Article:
The Biltmore offers the Inn on Biltmore Estate. Otherwise, the best option is one of the many affordable Airbnb rentals. For example, “Blue Ridge Tranquility,” near Weaverville, is a 20-minute drive from downtown Asheville—just far enough to relax after a day on the town.
❝ Every year, my wife and I leave the NFL season for a trip to Europe. Amsterdam and Paris are our usual stops. We can’t wait to get back.” —Joe Buck, American sportscaster
VIBRANT TOWNS AND PRISTINE TRAILS ARE TUCKED AMONG THE ROLLING OZARK HILLS IN NORTHWEST ARKANSAS, MAKING THEM IDEAL PLACES TO HIKE AND BIKE.
Just north of Fayetteville and the University of Arkansas’ campus, Rogers and Bentonville are both welcoming towns that cater to an outdoorsy crowd. Each boasts plenty of hotels and bed and breakfasts (notably, 21c Museum Hotel and the Victoria Bed & Breakfast in downtown Bentonville), along with breweries (Natural State, Bentonville Brewing, the brand-new Rendezvous Junction), coffee shops (Onyx, Airship), cafés (Pressroom, Louise, 8th Street Market, Spark Café), bars (Scotch & Soda, Tower Bar), and restaurants (Preacher’s Son, Tusk & Trotter). That’s not to mention, of course, the artsy destinations (Crystal Bridges Museum of American Art, The Momentary) and family-friendly spots (Amazeum, Railyard Park, The Walmart Museum). For camping, Horseshoe Bend Campground on Beaver Lake has both powered and basic sites, along with a marina. Camping along the lakeshore makes for beautiful sunrises and sunsets.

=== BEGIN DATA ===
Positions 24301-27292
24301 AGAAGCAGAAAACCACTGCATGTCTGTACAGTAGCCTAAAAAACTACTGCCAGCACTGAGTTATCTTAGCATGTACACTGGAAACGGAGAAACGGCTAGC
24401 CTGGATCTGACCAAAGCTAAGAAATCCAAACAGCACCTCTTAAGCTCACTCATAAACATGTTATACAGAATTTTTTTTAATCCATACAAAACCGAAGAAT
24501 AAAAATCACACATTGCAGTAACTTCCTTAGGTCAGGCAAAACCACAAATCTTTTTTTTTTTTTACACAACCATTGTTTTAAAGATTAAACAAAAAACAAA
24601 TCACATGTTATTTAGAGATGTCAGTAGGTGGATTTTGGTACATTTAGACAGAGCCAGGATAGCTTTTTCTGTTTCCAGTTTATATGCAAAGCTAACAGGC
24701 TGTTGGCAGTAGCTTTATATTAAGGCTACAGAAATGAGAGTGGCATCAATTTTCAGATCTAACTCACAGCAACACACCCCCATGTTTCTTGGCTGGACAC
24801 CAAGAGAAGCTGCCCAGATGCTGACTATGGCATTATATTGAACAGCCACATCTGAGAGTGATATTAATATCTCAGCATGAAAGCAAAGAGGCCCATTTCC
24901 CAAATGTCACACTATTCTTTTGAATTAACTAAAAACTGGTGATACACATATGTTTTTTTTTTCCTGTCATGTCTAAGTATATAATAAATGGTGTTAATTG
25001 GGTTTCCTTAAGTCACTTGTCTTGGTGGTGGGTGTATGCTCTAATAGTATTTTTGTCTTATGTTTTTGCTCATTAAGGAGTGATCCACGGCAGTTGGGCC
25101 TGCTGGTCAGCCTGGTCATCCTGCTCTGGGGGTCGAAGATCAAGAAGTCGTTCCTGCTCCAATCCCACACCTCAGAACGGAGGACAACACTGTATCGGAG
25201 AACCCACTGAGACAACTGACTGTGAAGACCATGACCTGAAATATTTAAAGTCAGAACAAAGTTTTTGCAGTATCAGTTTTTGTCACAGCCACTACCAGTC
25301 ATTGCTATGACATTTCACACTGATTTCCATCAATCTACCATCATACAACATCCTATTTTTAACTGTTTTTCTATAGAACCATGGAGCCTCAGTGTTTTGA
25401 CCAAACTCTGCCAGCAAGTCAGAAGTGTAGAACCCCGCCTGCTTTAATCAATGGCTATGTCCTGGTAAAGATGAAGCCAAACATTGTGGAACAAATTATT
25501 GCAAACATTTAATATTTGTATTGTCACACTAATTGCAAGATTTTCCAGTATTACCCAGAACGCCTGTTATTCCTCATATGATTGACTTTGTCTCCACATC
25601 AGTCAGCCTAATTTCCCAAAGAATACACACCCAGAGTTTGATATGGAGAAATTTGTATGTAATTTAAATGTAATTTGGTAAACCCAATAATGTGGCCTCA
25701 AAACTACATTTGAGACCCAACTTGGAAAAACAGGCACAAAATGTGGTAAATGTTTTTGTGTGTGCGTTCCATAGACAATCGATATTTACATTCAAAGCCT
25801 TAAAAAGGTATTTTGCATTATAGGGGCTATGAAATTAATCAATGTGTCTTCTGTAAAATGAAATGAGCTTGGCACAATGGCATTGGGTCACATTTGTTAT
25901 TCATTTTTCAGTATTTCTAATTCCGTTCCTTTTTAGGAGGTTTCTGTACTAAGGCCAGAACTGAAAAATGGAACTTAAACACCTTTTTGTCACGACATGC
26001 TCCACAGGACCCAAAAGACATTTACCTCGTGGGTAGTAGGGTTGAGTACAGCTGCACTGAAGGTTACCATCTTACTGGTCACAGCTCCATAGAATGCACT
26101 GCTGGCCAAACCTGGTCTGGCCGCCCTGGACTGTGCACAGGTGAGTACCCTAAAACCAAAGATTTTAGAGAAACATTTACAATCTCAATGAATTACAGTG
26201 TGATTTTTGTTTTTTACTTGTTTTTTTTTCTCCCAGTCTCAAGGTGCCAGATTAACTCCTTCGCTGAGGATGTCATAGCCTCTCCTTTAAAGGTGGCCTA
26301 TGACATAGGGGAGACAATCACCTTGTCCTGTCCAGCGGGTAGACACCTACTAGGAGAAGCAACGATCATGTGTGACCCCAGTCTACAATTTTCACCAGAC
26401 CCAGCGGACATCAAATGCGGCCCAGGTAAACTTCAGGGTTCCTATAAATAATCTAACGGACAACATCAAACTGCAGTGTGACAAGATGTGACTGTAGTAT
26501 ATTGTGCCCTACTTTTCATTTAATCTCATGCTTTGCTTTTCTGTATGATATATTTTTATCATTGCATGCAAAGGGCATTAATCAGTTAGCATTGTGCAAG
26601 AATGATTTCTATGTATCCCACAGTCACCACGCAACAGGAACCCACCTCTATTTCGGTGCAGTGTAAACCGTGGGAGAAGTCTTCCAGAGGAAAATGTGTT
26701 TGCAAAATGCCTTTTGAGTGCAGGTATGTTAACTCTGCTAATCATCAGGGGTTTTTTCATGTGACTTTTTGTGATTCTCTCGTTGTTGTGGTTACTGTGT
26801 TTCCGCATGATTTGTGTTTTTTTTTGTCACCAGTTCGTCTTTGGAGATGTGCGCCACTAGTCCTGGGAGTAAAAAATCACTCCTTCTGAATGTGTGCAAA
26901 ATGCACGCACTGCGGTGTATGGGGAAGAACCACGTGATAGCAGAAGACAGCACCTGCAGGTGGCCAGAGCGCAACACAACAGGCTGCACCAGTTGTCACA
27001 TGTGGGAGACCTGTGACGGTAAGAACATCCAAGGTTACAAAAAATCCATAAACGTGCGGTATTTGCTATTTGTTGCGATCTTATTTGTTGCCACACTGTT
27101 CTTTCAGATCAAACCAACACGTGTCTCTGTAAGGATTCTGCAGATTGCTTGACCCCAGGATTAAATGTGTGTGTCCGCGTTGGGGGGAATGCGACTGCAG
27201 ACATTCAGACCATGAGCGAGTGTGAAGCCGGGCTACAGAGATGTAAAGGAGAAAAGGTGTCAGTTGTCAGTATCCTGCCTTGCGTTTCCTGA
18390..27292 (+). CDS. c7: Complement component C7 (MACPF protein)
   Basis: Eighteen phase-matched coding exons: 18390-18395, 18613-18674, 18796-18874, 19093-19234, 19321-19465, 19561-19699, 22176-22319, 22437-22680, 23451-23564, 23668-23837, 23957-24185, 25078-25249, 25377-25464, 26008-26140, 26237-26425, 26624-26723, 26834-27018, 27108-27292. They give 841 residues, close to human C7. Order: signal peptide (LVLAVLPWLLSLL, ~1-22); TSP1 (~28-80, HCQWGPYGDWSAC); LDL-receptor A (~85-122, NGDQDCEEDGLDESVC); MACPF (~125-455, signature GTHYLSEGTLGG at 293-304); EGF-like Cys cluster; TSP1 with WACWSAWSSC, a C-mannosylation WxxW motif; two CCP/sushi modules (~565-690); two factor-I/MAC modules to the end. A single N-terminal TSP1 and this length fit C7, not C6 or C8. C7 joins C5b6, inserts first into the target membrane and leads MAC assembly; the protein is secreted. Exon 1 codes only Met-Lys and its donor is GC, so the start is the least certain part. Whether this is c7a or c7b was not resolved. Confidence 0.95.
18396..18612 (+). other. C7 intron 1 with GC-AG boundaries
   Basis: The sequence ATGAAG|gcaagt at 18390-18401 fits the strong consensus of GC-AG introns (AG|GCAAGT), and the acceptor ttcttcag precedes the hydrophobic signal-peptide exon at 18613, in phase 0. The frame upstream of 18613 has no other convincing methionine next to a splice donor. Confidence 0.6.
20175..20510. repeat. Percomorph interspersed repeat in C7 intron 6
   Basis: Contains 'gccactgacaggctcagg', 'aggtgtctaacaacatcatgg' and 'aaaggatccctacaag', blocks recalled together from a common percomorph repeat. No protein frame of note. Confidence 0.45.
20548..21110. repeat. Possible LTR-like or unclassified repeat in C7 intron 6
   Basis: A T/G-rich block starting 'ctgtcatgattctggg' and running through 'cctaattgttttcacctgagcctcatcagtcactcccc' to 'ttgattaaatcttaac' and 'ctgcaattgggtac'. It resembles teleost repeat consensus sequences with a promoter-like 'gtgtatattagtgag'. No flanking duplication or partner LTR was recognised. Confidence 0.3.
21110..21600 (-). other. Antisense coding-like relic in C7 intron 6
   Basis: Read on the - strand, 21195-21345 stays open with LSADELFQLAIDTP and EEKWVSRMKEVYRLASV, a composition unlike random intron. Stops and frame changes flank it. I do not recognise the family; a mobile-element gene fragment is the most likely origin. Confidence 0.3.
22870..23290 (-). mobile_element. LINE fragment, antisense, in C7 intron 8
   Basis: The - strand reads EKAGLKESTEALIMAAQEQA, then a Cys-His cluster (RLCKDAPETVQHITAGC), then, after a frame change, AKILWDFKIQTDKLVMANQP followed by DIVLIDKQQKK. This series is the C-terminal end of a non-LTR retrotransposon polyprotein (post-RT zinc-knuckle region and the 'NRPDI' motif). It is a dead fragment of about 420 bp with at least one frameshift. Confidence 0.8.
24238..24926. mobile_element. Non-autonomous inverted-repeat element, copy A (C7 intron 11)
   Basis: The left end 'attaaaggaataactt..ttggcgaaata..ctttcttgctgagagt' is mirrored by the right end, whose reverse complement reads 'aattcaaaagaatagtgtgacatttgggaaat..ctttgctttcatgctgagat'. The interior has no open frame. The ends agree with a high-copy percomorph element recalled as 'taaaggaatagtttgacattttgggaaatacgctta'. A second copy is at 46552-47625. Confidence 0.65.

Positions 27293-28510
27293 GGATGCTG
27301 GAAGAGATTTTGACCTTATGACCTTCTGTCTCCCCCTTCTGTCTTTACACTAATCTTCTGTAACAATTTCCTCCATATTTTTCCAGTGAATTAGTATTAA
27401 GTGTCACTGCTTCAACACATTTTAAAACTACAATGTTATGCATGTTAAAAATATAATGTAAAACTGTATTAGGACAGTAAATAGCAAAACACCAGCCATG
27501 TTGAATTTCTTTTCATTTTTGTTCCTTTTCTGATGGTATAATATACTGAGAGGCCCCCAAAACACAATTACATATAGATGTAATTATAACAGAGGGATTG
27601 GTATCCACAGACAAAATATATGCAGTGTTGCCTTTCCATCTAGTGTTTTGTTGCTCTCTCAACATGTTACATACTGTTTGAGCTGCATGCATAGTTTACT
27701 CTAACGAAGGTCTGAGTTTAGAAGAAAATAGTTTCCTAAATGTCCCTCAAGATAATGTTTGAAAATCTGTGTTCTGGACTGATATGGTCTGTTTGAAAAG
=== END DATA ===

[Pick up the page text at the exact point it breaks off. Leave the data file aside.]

Take a Hike
A variety of trails are available to hikers and bikers at the Hobbs State Park–Conservation Area in Rogers. The Pigeon Roost Trail and Hobbs Karst Loop are two of the most popular choices. Check out the impressive visitors’ center to learn about the area’s ecology. A bit farther south, just outside of Fayetteville, explorers will find Devil’s Den State Park, which offers unique rock formations, springs, caverns, and an 8-acre lake. Fossil Flats and the Devil’s Den are popular day hikes while the Butterfield Trail loop is an option for overnight backpackers. And east of the Rogers/Bentonville area, the 1,610-acre Lake Leatherwood City Park in Eureka Springs offers multi-use trails for hikers and mountain bikers.